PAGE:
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GUEST COMMENT Who are millennials and what do they want?

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Millennials, Generation Y, the 20-35-year olds who make up about 21% of the UK’s population. We are a generation that doesn’t seem to uphold the best reputation for ourselves, a few words spring to mind – selfish, narcissistic, ‘generation Y bother’.

At face value, we seem like a difficult generation to market to, but the rise in mobile and social media presents a multitude of opportunities for brands. It’s easy to generalise on what millennials want, but it’s important to focus on what they invest in, so advertisers can strategise effectively.

With so much competition in the market, brands need to distinguish how they want to be perceived, who they want to target and how to target them. This may sound simple, but it’s easy to get lost in the mix of marketing, trying to gain sales and traction from every place possible – that strategy may work if you’re planning to be a ‘one hit wonder’, but it’s not very sustainable. Millennials buy into the brand not the product, so it’s key to be true to the values that you portray.

Social media… of course

Social media is a given. A brand would be missing out on an opportunity if they didn’t utilise the platforms that millennials so seamlessly use, day in/day out. Shoppers want to be inspired and entertained and what better way to do this than to connect with them through social platforms.

According to millennial marketing, 46% of millennials reported to have 200+ Facebook friends, therefore the impact that shared posts can have is vast. Not only is your post being seen by consumers who have similar interests (we would hope), but the reach could be unimaginable. Why get marketers to interact with millennials, when you can get them to do the job for you?

So, is it true that ‘Content is King’, or should it be known that ‘Creativity is King’? Without eye-catching content your posts won’t be seen and will drown amongst the other brands trying to deploy the same strategy. It’s important to take a step back and look at the bigger picture. Whilst immediate sales are great, there is so much more to a customer relationship. I think brand loyalty is a lot more valuable in the long run. It’s not about your product, it’s about millennials expressing themselves through brands, so be a brand customers want to shout about.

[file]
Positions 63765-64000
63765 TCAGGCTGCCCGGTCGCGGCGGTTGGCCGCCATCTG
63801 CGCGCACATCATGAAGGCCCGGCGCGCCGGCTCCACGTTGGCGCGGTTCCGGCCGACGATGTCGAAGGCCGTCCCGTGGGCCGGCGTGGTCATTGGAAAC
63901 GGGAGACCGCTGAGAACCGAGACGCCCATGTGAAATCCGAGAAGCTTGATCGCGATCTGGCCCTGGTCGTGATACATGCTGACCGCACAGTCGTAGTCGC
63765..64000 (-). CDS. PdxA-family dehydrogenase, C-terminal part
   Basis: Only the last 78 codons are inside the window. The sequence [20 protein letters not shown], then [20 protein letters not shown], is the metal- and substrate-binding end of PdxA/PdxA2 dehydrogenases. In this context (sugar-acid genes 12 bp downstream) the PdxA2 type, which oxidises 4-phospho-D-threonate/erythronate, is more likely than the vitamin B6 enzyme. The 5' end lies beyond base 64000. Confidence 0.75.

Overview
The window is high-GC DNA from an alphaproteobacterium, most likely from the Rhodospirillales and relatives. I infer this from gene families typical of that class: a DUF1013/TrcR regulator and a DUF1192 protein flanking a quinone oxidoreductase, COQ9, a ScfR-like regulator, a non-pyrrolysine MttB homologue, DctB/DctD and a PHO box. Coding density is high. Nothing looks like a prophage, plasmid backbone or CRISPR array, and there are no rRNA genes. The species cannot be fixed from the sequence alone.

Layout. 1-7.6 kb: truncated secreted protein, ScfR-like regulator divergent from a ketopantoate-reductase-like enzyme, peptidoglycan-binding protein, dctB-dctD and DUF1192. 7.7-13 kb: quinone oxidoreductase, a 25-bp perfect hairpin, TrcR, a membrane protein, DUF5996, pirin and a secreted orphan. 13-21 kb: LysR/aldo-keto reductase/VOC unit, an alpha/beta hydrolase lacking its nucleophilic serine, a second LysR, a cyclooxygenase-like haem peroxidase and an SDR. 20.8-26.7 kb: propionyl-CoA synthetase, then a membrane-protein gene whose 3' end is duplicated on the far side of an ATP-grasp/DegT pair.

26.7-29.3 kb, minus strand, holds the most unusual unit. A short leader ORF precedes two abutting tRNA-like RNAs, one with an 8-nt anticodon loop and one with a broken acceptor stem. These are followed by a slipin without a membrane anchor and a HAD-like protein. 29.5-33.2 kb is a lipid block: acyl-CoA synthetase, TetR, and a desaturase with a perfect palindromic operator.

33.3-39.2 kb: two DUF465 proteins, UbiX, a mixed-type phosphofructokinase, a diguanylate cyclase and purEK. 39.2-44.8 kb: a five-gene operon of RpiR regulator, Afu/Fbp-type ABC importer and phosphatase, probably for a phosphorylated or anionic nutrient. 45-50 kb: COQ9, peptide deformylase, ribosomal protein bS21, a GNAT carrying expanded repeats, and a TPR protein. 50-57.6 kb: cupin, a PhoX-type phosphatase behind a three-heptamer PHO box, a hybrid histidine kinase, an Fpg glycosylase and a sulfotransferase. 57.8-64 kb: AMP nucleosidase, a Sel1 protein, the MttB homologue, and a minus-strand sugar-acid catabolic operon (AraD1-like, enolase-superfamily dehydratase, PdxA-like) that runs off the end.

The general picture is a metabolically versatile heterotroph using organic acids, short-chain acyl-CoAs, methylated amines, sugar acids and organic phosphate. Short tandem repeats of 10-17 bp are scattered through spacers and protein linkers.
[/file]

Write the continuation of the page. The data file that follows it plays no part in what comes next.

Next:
Brand and influencers

If a brand’s marketing activity focuses on being too self-promotional, it won’t resonate well with millennials. Advertisers need ambassadors or fellow millennials to support their products or brands to get a valuable message across. An affilinet consumer index survey highlighted that bloggers are the third most trusted source (closely behind friends and family) whilst also emphasising that consumers are generally looking for original content and purchasing recommendations. Therefore, the impact that a blogger can create is undisputable. Product reviews are a great place to start, let the blogger experience your product/brand and publicise it through an article on their site and/or social platforms.


Every year is supposedly the ‘year of the mobile’; I don’t personally think there will be a year where mobile suddenly changes the market, but it’s definitely a growing platform for users – in particular millennials, to purchase and engage from. We’ve seen more publishers in the affiliate industry pushing their apps and functionalities within them. From Geo-targeting to push notifications, brands can be strategic about who they target and where they target them. The internet holds a wealth of information based on search history, recent purchases and demographic. This data is particularly valuable on a mobile, as it’s rarely going to be a shared device. A well targeted and personalised campaign is crucial, especially for mobile because anything other than that can come across as intrusive.

To summarise

All in all, I think it is important for brands to be creative, and true to their values in order to appeal to the millennial market. A brand’s reputation cannot be bought, it needs to be earned, so take the time to focus on how you want to be perceived and utilise the opportunities that the internet provides you with.

Stephanie Lester is senior account executive at affilinet UK

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